The fear of the cisgender, white, middle-class (or wealthy) identity– elevated to the status of greatness within a system of international trade– is that their dialectical counterparts will no longer view their lives as the inferior, or even as the equal, of these roles, but as liberated beings who strive to reach a higher level of human development.  To be outside this trap, is to be human in a way that Europe has never attained– certainly not since capitalism solidified the roles of the colonizer and the colonized in a system of global exchange where the value of personhood was measured by its profitability as an object among Other objects.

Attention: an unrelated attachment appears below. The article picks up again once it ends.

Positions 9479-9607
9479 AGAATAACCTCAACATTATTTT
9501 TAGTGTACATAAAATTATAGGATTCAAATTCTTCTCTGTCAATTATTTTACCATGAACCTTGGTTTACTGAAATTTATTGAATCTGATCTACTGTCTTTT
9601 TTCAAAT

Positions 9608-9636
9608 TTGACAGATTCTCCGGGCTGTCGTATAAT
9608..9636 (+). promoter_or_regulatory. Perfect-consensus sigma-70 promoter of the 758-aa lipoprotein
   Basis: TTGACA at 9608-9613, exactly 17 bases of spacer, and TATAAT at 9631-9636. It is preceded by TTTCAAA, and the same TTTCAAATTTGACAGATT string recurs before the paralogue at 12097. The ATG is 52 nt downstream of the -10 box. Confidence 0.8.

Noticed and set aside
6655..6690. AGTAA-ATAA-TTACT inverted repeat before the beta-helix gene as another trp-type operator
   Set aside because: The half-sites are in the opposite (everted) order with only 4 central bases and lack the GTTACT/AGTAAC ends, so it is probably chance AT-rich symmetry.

And so, it follows, that the struggle to liberate humanity from this dehumanizing system of imperialist exploitation, is the globally connected revolutionary movement to destroy capitalism.  And this is a movement defined by the “unexceptional,” the “inferior,” the sex workers, and prisoners [of war], triggered disabled nonbinary unapologetic fat femmes, “oppressed” Muslim women, trans women who aren’t “real women.”  Only outside the capitalist, patriarchal definitions of exchange can we escape the trap which this international system of trade has created, and begin to share the planet as people, on humane terms of cultural exchange, rather than as mere representatives in the exchange of commodities whose sole aim is the creation of greater wealth and profits for the few.

“These fragments I have shored against my ruins”

Whiteness Under the Microscope [Part 3]: Escaping the Imperialist Role of Exceptional Mediocrity

Whiteness Under the Microscope [Part 2]: Envy and Cynicism

microscope